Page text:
The formation of Ganymede's grooved terrain: Numerical modeling of extensional necking instabilities

Michael T. Bland, Adam P. Showman

Research output: Contribution to journalArticlepeer-review

31 Scopus citations


Ganymede's grooved terrain likely formed during an epoch of global expansion, when unstable extension of the lithosphere resulted in the development of periodic necking instabilities. Linear, infinitesimal-strain models of extensional necking support this model of groove formation, finding that the fastest growing modes of an instability have wavelengths and growth rates consistent with Ganymede's grooves. However, several questions remain unanswered, including how nonlinearities affect instability growth at large strains, and what role instabilities play in tectonically resurfacing preexisting terrain. To address these questions we numerically model the extension of an icy lithosphere to examine the growth of periodic necking instabilities over a broad range of strain rates and temperature gradients. We explored thermal gradients up to 45 K km-1 and found that, at infinitesimal strain, maximum growth rates occur at high temperature gradients (45 K km-1) and moderate strain rates (10-13 s-1). Dominant wavelengths range from 1.8 to 16.4 km (post extension). Our infinitesimal growth rates are qualitatively consistent with, but an order of magnitude lower than, previous linearized calculations. When strain exceeds ∼ 10 % growth rates decrease, limiting the total amount of amplification that can result from unstable extension. This fall-off in growth occurs at lower groove amplitudes for high-temperature-gradient, thin-lithosphere simulations than for low-temperature-gradient, thick-lithosphere simulations. At large strains, this shifts the ideal conditions for producing large amplitude grooves from high temperature gradients to more moderate temperature gradients (15 K km-1). We find that the formation of periodic necking instabilities can modify preexisting terrain, replacing semi-random topography up to 100 m in amplitude with periodic ridges and troughs, assisting the tectonic resurfacing process. Despite this success, the small topographic amplification produced by our model presents a formidable challenge to the necking instability mechanism for groove formation. Success of the necking instability mechanism may require rheological weakening or strain localization by faulting, effects not included in our analysis.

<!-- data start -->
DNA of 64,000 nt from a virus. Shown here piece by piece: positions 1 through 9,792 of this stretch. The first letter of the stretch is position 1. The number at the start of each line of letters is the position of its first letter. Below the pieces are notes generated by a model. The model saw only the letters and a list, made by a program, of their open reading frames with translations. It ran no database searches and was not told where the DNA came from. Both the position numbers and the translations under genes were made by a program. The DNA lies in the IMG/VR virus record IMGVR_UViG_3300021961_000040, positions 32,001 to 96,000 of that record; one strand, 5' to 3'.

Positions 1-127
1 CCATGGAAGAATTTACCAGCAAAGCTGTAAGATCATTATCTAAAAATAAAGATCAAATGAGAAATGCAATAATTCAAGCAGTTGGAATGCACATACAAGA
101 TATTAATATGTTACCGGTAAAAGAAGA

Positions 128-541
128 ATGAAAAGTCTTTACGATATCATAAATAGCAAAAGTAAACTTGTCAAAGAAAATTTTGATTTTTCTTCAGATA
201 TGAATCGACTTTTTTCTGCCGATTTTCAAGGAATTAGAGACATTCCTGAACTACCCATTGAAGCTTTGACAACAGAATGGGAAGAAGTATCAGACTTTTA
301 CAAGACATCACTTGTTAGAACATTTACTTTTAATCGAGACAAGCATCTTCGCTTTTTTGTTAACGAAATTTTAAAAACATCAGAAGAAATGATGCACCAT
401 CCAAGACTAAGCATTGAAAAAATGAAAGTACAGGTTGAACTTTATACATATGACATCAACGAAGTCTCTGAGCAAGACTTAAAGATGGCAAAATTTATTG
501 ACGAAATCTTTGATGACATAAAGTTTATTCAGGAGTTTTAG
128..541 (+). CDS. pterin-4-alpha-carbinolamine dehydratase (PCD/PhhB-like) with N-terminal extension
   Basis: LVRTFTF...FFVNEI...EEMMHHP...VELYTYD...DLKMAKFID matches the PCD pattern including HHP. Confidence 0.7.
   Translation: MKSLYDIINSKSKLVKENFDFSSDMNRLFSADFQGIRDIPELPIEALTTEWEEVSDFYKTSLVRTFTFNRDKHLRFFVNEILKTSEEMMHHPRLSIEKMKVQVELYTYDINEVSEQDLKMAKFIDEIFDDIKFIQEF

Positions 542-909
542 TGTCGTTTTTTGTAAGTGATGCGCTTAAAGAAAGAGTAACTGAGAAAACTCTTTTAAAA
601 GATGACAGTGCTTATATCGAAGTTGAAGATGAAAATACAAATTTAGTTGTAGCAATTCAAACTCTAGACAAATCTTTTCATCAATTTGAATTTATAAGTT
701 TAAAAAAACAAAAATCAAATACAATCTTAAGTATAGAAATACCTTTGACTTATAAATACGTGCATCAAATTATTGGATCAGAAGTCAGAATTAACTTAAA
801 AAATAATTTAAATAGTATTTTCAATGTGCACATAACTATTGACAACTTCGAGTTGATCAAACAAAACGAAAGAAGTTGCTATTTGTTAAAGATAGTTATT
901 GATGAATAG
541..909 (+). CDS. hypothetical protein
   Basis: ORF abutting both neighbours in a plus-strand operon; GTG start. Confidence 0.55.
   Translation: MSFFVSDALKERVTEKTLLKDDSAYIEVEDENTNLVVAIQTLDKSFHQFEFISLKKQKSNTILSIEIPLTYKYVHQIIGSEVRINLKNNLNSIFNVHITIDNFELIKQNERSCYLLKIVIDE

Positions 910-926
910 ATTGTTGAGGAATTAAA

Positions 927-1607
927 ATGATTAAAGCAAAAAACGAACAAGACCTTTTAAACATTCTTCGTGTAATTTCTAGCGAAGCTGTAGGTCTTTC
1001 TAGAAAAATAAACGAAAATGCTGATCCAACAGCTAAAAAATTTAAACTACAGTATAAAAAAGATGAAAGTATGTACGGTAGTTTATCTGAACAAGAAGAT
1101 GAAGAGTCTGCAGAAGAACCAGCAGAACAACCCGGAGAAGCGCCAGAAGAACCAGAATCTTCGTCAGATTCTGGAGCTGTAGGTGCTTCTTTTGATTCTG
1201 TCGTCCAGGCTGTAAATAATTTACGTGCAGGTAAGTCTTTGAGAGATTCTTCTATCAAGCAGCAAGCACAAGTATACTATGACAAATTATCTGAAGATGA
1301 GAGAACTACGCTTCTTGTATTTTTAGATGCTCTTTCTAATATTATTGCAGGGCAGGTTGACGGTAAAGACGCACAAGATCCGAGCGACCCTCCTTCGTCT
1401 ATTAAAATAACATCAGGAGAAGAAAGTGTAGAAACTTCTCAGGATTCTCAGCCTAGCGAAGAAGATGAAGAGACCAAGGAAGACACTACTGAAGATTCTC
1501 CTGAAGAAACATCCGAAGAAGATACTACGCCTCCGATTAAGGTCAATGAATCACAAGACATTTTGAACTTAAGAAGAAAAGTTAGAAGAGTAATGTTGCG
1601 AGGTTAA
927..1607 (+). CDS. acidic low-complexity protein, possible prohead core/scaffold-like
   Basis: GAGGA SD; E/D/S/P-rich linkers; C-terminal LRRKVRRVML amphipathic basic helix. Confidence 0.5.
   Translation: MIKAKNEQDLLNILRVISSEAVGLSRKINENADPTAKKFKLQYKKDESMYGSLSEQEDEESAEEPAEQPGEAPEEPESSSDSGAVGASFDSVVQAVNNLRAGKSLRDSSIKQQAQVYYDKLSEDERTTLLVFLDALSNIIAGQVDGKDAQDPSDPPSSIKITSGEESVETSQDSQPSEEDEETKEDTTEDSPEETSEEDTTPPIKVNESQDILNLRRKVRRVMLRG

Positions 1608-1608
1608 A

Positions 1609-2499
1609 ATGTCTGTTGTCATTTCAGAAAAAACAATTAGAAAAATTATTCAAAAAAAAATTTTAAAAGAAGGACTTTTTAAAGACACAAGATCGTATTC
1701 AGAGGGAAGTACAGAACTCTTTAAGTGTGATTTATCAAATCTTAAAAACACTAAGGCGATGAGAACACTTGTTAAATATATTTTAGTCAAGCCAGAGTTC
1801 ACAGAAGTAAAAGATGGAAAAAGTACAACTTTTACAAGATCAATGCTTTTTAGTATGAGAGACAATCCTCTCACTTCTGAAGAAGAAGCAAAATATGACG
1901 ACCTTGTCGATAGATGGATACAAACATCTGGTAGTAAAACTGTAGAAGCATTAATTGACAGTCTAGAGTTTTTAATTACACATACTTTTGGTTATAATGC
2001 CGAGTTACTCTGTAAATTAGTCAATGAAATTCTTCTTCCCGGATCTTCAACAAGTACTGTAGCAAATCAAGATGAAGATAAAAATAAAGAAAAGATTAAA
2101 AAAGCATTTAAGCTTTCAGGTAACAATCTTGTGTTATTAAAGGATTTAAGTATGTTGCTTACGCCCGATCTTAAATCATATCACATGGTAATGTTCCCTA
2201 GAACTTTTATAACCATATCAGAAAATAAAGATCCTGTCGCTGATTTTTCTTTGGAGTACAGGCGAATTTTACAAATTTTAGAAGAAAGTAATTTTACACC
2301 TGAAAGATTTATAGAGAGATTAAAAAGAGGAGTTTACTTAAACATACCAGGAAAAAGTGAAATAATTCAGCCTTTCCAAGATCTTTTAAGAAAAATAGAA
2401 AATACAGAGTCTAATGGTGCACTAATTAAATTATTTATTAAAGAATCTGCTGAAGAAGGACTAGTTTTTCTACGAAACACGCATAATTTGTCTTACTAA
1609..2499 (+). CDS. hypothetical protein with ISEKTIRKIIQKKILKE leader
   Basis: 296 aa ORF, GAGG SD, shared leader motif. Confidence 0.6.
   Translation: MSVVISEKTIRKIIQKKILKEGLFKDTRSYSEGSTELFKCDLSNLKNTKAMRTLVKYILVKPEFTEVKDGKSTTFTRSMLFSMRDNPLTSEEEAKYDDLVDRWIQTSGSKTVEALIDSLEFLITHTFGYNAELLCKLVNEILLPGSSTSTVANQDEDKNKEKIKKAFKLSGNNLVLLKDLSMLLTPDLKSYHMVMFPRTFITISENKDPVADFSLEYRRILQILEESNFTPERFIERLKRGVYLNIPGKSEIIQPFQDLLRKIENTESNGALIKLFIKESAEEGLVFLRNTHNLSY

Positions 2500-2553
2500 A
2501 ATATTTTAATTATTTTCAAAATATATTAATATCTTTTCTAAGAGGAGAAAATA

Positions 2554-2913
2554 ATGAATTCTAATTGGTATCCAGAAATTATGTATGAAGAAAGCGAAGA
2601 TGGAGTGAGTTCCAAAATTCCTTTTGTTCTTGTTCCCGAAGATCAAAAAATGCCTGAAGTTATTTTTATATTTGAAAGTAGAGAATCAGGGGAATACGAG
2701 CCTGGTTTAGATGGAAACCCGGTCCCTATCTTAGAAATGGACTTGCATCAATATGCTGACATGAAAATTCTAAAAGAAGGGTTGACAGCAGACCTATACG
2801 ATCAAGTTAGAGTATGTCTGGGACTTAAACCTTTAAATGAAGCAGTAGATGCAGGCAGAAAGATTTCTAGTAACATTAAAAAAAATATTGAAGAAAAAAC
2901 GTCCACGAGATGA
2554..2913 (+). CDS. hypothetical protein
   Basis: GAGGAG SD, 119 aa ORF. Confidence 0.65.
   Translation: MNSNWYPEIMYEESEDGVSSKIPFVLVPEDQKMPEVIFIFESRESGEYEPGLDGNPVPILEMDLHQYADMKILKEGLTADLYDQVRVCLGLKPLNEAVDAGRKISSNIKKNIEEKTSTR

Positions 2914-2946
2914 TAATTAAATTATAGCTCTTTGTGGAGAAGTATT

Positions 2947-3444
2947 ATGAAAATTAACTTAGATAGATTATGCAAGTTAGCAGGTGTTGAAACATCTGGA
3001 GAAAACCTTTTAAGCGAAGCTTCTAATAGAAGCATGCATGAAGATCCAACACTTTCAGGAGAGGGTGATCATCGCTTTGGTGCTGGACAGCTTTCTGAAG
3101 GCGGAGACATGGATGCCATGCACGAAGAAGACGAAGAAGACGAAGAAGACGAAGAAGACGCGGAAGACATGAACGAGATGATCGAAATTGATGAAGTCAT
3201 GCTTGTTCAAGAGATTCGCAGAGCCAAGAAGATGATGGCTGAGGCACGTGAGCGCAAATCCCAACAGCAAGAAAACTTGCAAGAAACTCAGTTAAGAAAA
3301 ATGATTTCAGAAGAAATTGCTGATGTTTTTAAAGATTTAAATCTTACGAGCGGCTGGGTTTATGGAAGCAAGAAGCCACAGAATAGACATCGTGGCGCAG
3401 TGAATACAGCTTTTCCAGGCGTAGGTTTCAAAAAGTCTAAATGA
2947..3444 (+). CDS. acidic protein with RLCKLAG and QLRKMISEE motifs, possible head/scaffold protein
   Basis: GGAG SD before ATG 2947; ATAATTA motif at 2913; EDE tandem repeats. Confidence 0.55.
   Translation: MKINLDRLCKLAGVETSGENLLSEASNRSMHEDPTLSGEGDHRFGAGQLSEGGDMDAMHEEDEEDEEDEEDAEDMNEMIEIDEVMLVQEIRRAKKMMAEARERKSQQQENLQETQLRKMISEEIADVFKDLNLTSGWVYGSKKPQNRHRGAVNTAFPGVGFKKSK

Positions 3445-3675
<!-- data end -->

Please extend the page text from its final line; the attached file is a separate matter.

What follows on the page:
Original languageEnglish (US)
Pages (from-to)439-456
Number of pages18
Issue number2
StatePublished - Aug 2007


  • Ganymede
  • Ices
  • Jupiter
  • Satellites
  • Tectonics
  • satellites
  • surfaces

ASJC Scopus subject areas

  • Astronomy and Astrophysics
  • Space and Planetary Science


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